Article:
Some people say technology is a tool. Some say it's a body of knowledge, or a way of using materials, or the organisation of human activities. For many, technology is a distraction. For others, it's simply destiny. Sometimes you'll hear someone say that technology is a 'double-edged sword.' Watch out for that one - it's a meaningless aphorism disguised in a silk tie and expensive shoes; the equivalent of saying that food can be either delicious or unpalatable. If you ever hear a speaker or consultant peddling this as a valuable insight, avoid them at all costs.
We don't own silk ties or expensive shoes. And we're not entirely sure we have a fixed definition of what technology is. So we thought we'd have a crack at what we think technology ISN'T.
1) Technology is NOT the cause of our problems
The world faces serious issues, from climate change and environmental degradation, to economic inequality, forced migration and political and religious extremism. It's tempting to blame our modern lifestyles for many of those problems. And since modern life is so often synonymous with technology, we blame it by association. We complain that social media is polarising, that robots destroy jobs and that drones kill innocent people. To blame social media for hateful outpourings though, is like blaming ink for venomous gossip. Yes, new technologies like robots and drones create unprecedented anxiety. But then so did the telephone, the railway, internal combustion, photography, laudanum, mirror glass, fire, television, gunpowder, the crossbow, distillation, the slingshot, and a bridge high across a foaming river. Stuff enters human lives. Some of it sticks around, some of it mutates and matures down the years, some of it is rendered redundant, some of it dissipates entirely. Meanwhile, we continue to try and limit the depradations of those whose prosperity or purpose is tied to the destruction of the planet and the misery of others. They're the problem. They always have been. And they still are today.
2) Technology is NOT the answer to our problems
We're living in an age where the actions of a few hundred, socially anxious people from Silicon Valley are having an outsized impact on the rest of the world. Their belief in the power of technology to solve problems and improve lives has made them a lot of money, and brought some incredible benefits to the rest of the world in the process. Unfortunately, while techno-utopianism is great when you're building digital products, it's a lot harder when you're dealing with crops, or transport systems, or government bureaucracies. Software companies might be eating the world, but they get serious indigestion when they ignore local politics, or are unable to differentiate between the needs of a 43 year old programmer in Oakland and a 17 year old girl in Saudi Arabia. The geeks would do well to remember that the answers to most of our problems are already here. They’re in other people’s heads. Technology helps us share those ideas, and gives us the tools to bypass many roadblocks. But it can't succeed unless it's combined with well designed institutions, strong movements for social change and elected leaders that are willing to take risks.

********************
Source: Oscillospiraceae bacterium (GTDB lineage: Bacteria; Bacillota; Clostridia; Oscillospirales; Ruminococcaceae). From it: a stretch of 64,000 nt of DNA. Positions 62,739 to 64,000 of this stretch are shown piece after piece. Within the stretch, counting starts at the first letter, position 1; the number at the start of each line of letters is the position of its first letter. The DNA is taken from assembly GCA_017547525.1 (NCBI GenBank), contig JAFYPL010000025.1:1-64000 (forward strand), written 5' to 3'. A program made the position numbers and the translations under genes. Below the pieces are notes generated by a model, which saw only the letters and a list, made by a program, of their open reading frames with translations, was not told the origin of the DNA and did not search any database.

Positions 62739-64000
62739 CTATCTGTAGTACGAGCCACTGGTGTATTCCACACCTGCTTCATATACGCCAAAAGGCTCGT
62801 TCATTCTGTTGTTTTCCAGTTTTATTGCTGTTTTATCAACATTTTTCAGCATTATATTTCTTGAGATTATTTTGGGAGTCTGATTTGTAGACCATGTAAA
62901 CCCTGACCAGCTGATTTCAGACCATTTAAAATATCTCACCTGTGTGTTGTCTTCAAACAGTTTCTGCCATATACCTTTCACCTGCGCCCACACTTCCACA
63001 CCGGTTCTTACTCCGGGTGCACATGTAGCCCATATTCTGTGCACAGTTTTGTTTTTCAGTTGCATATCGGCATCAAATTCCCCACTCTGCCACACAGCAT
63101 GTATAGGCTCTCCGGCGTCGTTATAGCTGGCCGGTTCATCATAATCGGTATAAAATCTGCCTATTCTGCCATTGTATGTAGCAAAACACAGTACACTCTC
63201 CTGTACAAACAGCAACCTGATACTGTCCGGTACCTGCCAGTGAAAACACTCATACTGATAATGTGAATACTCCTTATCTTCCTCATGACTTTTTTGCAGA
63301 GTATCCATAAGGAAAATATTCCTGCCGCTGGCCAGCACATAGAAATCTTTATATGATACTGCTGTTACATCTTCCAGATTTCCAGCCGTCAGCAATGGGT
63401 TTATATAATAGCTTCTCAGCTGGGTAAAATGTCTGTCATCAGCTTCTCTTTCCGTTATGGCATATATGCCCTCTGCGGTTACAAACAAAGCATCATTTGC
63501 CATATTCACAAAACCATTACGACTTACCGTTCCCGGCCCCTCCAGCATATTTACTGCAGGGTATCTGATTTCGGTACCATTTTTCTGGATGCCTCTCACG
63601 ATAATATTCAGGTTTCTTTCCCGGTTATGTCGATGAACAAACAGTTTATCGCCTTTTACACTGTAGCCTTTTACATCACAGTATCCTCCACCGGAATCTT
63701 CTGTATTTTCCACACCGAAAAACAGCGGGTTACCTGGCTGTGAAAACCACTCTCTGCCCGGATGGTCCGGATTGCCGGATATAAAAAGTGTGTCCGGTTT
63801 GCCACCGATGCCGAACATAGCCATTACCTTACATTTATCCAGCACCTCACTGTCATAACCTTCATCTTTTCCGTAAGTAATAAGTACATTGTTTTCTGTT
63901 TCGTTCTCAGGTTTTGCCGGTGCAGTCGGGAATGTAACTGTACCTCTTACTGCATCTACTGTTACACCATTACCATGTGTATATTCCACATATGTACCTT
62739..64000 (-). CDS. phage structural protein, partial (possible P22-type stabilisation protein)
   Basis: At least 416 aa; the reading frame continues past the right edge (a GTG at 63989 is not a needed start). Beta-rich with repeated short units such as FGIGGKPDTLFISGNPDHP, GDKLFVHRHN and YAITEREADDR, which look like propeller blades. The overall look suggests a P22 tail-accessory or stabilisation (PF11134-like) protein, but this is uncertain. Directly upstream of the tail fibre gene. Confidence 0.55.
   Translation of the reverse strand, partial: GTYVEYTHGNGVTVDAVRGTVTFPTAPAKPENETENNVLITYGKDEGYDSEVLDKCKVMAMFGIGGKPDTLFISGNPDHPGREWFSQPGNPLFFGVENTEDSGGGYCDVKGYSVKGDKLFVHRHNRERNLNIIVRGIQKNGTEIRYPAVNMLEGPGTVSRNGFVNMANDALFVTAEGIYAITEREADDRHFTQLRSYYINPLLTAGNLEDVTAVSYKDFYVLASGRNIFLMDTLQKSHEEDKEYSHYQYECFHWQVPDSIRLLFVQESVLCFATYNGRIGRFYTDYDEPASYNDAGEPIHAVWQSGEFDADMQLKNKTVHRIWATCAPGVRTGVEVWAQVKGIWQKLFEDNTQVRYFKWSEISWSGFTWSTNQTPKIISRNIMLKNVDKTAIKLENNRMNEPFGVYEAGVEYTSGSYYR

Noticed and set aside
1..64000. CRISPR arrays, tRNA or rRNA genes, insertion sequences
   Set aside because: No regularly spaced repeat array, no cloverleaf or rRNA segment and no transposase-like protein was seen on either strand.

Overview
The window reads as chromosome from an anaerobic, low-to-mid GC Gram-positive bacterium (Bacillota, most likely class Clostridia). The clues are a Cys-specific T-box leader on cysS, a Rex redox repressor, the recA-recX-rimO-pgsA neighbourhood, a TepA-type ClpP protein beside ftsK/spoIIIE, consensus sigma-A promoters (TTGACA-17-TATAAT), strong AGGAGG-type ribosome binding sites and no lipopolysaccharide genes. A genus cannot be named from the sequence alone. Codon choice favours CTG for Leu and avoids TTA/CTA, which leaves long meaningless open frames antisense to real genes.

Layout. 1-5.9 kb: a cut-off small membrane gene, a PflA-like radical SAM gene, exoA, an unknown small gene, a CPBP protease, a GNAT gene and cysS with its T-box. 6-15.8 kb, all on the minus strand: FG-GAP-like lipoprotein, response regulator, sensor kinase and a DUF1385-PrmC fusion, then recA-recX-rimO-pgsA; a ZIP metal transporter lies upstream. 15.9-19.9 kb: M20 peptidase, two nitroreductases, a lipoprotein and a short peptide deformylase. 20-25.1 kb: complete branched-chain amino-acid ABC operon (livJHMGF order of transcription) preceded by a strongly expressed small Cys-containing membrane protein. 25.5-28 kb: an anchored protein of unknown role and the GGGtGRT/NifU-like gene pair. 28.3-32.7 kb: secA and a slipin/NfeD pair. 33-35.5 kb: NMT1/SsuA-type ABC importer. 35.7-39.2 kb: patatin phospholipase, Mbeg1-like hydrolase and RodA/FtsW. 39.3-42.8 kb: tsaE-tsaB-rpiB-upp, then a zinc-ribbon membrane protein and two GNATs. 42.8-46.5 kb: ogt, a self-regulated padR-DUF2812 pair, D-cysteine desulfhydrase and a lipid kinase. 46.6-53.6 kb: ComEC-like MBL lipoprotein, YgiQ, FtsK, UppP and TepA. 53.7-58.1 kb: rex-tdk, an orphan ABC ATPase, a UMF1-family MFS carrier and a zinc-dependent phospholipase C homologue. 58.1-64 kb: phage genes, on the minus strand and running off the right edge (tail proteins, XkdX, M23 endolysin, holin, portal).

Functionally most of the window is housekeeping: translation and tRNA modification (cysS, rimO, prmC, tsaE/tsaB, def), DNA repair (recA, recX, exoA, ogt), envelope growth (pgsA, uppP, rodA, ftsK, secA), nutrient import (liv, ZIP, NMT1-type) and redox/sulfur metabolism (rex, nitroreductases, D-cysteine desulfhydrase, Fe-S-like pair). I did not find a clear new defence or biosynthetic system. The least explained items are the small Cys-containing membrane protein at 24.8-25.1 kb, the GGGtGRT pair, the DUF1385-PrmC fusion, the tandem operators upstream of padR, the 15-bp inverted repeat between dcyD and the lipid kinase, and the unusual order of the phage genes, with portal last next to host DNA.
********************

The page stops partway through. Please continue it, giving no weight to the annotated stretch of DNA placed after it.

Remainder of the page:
3) Technology is NOT the end of magic
There's a popular idea floating around in a lot of wealthy societies that our gadgets, tools, screens and machines have taken something away from us. They prevent us from appreciating beauty, from connecting with others and from understanding what it means to be truly human. This is a Promethean view of the world, with technology as an outside force that we discovered by accident. It brings us many benefits, but it also comes at the expense of things like spirituality, nature, or love. The problem with this idea is that it's too mechanistic. We forget that technology is intimately connected with the story of our evolution and is as much a part of what it means to be human as our dreams, myths or belief systems. Technology has always existed side by side with the other things that matter to us. Stories sound better when you're sitting in front of a fire. Meditation is easier with an app. Things like mystery and magic will always exist in the world. And they're always accessible to us, if we just use a little imagination.